Island of the World

I do not remember the days when recipes were traded face-to-face, scribed by hand. Or the days when five jars of peaches were bartered for a sack of potatoes, when picnic blankets were spread beneath the sun and laid with pies and other goodies to feed the men after the barn raising, when young men and women gathered to dance away the evening in a barn-loft (and I mean real dancing, the kind that fosters respect).

I should remember those days—because we should still be living them.

But we are not. In an age when we are able to connect more than ever before—be it by phone, text, email, or Skype—we have lost our ability to truly connect. Anything done with the heart takes intent and sacrifice and effort, therefore we no longer truly connect because it is too easy to reach out to each other. Our communication has lost its quality. And thus community has dissolved, because community is formed through communication. We need community more than we think, my friends. I need it more than I once thought.

We have become islands. Perhaps I can live a sustainable life on my island, but it is the loneliest place, where one becomes entangled in one’s own self and knows nothing outside this web. I have lived this. I still struggle with this at times—but the struggle is good; it means I am seeking to reach out with the heart. Yes, it requires intent to arrange a coffee date with a friend; yes, it requires sacrifice to drive over on your day off and bake cookies with the neighbor’s kids while she recovers from an illness; yes, it requires effort to host a barbecue for a large family. But in turn, we find ourselves journeying alongside people who share the same joys and pains that we ourselves know, the same virtues and flaws. And sometimes we encounter joys and pains we have never known, virtues we desire, and flaws demanding our mercy. In this, the Body of Christ is revealed to us—every wound and every ray of light extending from those wounds. In this, we grow.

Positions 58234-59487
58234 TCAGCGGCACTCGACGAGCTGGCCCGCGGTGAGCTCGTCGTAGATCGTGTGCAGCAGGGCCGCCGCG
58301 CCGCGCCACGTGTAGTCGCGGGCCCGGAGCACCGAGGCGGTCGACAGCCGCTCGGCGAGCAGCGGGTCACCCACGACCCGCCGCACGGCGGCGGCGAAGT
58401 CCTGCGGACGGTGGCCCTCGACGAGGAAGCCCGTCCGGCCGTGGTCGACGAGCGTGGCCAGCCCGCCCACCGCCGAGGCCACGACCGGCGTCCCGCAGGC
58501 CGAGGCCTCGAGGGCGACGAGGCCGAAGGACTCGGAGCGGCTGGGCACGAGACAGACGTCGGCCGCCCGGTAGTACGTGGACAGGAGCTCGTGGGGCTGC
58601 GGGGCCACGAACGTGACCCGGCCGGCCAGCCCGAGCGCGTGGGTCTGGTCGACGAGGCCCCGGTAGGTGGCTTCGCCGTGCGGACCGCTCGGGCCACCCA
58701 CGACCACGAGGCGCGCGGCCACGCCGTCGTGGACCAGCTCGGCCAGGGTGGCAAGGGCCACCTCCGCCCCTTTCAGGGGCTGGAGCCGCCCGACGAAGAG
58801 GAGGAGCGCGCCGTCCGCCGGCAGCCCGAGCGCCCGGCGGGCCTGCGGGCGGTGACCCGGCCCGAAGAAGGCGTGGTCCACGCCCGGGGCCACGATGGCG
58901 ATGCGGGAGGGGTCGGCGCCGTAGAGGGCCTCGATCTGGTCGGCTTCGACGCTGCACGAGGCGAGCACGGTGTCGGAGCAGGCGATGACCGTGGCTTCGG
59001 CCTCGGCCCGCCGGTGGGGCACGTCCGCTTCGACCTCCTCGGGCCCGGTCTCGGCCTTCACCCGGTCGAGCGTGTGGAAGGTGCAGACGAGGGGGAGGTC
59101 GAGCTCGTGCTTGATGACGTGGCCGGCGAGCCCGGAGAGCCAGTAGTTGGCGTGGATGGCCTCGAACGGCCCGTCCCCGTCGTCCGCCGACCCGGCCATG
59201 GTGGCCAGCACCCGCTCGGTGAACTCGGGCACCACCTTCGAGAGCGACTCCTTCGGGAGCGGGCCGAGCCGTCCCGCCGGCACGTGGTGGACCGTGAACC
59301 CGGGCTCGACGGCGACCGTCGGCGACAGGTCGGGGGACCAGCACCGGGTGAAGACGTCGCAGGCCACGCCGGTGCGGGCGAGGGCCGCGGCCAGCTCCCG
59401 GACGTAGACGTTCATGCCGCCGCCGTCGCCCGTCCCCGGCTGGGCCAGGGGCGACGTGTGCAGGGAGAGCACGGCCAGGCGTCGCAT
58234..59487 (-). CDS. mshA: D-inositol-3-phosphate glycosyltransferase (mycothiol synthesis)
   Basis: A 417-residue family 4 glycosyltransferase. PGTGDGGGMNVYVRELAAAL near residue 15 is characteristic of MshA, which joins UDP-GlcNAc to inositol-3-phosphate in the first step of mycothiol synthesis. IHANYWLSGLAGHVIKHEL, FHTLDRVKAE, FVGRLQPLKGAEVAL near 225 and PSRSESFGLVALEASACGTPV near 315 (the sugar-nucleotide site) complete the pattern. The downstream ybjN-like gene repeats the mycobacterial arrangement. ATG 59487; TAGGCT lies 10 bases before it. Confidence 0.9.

It’s not about the recipes, the homegrown food, the building of barns, or the good old-fashioned dancing. It’s about meeting Christ in those whom He has made in His image. And in an age when imagery is often assaulting us from every angle, we desperately need to seek out the image that is most good, true, and beautiful. Discover this image in the old woman come to sit beside you on the bench, in the child lifting his woodcraft to your eyes, in the grizzly man with an ancient story to tell. Listen to their stories and grow. Tell your stories and watch those around you grow. And perhaps one day we will find ourselves living no longer on islands but on the island of the world, watching together the horizon to see the ship that will carry us Home.

We Must Dream

I cannot help but dream. And dream big—dream foolishly even. Foolish, anyway, to those who do not believe God can make the impossible possible. I think many lose faith in their dreams because they do not have faith in Divine Providence, that mysterious hand that can work wonders in your life, if you let it.

Should our dreams fade with age, as so often happens? No, I believe they should not be abandoned for what is deemed logical, safe, and attainable, because our dreams point to Heaven, to something above and beyond ourselves. Yes, our dreams draw us toward those light-filled spaces, to where every good, true, and beautiful dream is fulfilled.

Should we not reach toward Heaven, though we cannot attain it in this life? We must reach, or what is there to live for? (Or rather, what is there to die for?) Just so, we must dream.

And so I do . . .

Happiness is a Goat

Well, I’ve encountered another unexpected stepping stone in the path that is life. I am spending my last month on Prince Edward Island on the little hobby farm. But perhaps that is not so unexpected.

Ever since I was a child, I have loved the simple life, but there was a time when I thought that my desire to live it out was unrealistic and I would eventually outgrow that desire, or at least be required to shelve it away within me. But I have since come to realize that I will never outgrow it, I will never be able to abandon it among dusty memories—because I am called to live it out. Something as unshakable as this can only be by design. Yes, once again, I find myself immersed in the simple life, unable to stay away, drawn like a moth to light. Here, I am fully alive. And God desires that we be fully alive. In that state, our every movement becomes energized, joyful, prompt. In that state, a goat can make me grin just to look at it.

If you let Him, God will indeed fulfill your heart’s truest (unshakable) desires. Not always right away, though. I think we often equate waiting with wasting—precious time wasting away—but if I’ve learned anything in my twenty years, it’s that time spent waiting can be more effective in moving you toward happiness than is leaping forward without God-given wings. Like a caterpillar within its cocoon, or a chick within its egg, emerge too soon and you will never have the chance to fly.

I pray you will have the chance, as I have. It’s beautiful up here, my friend, simply beautiful.